I love to write about sales. It was something I did, and I was good at it. I thought I would re-visit this topic with advice for would be sales people in retail or cold call sales.
Now, some of what I write may seem like old ground, but I added a few new twists. One reason for repeating old ground anyway is this is how we learn. Also, good sales pretty much doesn’t change. You sell you in sales.
Therefore; first, you have to look the part. Now if you are not equipped with startup capital to buy nice clothes, go to thrift stores for your clothes. It's a great place to find new or gently used professional clothes for a very small fraction of the cost. A nice suit can be bought dirt cheap that a tailor can make look brand new. Retail clothes like slacks, shirts and blouses can be had on the cheap there too. But make sure you buy really nice shoes no matter where you have to go for them.
Shoes are something that people notice even if they’re not looking. When police first did undercover in the old days when a professional police officer made much less than today, they couldn’t figure out why they had such a dismal success rate. Finally it dawned on them that their undercover agent’s shoes, which were what an honest cop could afford, were giving the undercover agents away. Criminals had more money and bought better shoes.
Now that you are dressed right, make sure the rest of you is maintained. How you look affects sales. Do you bite your fingernails, then manicure them. If you get a 5 o’clock shadow, invest in a good electric razor.
Remember also to go easy on perfume, cologne or aftershave. Use modest make-up, unless you work at a really wild place. Also keep in mind that in sales, tattoos and piercings are a no-no. I know it impinges on personal freedom, but you can be free at home. If you have tattoos already, by the way, it can still work for you. Tell prospective clients when the moment’s right that you sure were wild as a youth, but now you have a spouse and a kid and are all mom and apple pie. It will be endearing.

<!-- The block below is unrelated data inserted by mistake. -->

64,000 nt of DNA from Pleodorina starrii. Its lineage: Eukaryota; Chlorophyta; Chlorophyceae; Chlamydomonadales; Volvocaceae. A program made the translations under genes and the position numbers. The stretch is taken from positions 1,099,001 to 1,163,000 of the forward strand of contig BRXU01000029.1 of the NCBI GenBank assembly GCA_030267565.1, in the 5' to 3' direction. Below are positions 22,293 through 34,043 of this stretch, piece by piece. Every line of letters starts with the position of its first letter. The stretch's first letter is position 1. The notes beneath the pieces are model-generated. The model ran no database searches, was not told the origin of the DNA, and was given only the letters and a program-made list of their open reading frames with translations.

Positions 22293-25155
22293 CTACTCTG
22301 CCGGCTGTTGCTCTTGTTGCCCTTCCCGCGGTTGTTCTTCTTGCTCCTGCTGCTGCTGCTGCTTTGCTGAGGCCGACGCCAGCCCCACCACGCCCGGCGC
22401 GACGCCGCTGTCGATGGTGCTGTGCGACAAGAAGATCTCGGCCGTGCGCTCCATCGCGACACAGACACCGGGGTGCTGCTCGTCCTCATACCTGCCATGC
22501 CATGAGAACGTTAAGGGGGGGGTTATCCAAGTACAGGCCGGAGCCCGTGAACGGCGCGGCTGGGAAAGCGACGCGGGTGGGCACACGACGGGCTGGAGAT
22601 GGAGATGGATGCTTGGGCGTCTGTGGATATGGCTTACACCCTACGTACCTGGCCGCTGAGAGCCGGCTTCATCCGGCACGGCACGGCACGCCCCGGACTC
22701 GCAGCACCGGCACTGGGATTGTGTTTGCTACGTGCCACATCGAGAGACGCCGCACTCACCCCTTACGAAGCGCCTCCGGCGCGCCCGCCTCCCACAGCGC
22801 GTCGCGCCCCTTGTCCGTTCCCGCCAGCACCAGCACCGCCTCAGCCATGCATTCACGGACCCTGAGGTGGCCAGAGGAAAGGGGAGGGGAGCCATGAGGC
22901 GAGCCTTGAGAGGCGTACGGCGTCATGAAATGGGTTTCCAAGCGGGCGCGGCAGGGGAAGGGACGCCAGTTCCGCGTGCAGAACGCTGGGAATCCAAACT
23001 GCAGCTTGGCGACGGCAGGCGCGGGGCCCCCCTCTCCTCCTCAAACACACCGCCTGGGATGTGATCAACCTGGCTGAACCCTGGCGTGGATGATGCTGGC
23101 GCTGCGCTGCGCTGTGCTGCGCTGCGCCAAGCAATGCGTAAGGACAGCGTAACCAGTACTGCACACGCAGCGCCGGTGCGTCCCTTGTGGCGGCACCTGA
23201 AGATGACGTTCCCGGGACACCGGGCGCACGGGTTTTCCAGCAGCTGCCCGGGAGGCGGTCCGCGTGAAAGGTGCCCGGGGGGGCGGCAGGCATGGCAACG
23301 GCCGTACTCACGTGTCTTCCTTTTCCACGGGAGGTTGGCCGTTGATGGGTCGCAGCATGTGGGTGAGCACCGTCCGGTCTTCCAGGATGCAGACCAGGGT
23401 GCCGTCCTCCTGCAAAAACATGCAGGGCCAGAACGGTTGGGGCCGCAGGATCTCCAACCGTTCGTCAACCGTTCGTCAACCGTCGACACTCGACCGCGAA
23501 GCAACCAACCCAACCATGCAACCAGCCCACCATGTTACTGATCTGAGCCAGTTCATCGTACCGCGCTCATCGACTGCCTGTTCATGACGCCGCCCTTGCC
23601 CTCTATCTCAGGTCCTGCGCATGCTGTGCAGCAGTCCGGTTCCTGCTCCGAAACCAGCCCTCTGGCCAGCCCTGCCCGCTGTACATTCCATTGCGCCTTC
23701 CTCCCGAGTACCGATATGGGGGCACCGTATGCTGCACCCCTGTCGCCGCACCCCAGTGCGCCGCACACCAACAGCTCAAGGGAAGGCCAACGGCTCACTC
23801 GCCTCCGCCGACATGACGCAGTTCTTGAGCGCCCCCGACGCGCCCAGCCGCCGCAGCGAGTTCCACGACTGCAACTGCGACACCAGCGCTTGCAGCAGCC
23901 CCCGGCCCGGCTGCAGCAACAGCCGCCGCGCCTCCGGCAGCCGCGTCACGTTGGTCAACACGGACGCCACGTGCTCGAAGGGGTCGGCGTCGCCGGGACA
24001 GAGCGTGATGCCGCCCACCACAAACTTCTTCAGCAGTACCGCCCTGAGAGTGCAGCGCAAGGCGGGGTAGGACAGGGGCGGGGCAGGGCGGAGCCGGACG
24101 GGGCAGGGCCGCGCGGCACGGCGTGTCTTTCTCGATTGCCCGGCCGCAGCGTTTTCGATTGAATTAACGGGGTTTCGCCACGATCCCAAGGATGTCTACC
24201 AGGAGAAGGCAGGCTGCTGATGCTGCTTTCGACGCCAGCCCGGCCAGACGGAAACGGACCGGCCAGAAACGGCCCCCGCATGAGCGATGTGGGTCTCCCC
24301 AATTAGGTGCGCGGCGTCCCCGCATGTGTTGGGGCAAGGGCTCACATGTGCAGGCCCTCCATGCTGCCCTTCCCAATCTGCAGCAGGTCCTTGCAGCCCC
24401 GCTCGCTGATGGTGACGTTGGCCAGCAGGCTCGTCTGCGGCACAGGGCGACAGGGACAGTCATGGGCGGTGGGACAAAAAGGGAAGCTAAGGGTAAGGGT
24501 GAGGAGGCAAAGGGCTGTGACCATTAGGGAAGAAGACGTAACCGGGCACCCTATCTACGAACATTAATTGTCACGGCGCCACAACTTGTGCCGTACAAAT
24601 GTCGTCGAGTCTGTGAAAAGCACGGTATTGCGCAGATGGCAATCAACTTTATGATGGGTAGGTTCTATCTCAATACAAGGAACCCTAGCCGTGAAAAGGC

Remember who your clientele are also. My Dad drove a Lincoln and went into union plants. (A side tip here is drive an American car when you sell to plants or factories.). He needed a nice car for the bosses but If the plant people thought he was a “rich” sales guy, they would think he was “ripping them off” and it would hinder him from getting the sale.
Remember people may like making money, but they don’t have the concept in their heads that a sales person that is well paid is really good at his or her job, thus he or she will save them money by fixing problems before they blow up. The concept most people have, therefore, is that every penny you make is a penny they don’t save.
My Dad told people at these plants that he won the car in a bowling tournament. (Did he lie? It wasn’t their business so who cares). It made him look even more regular because of his winning personality. This is because sales is show business. Again, you sell you, not the product.
It is a well known fact that you need to make twenty sales calls in cold calling to make a sale. You need to suggest products in retail in a positive way to sell. “A perfect bag for that dress is right over here. I’m not pushing it, but I think you’d hate me if I didn’t show it to you.” Be honest too. Don’t sell an ugly bag. And suggesting a product may keep a customer from having to drive seventy miles round trip tomorrow to buy a purse she forgot to purchase with that outfit.
Also, don’t forget the internet. Creative search engine use can find you customers to call on.
But most of all, the “sales” you is an outgrowth of regular you. It’s like putting on make-up to act in a play. You may be still Joe or Sara Smith, but to an audience you are that character. And please, when you sell, have fun.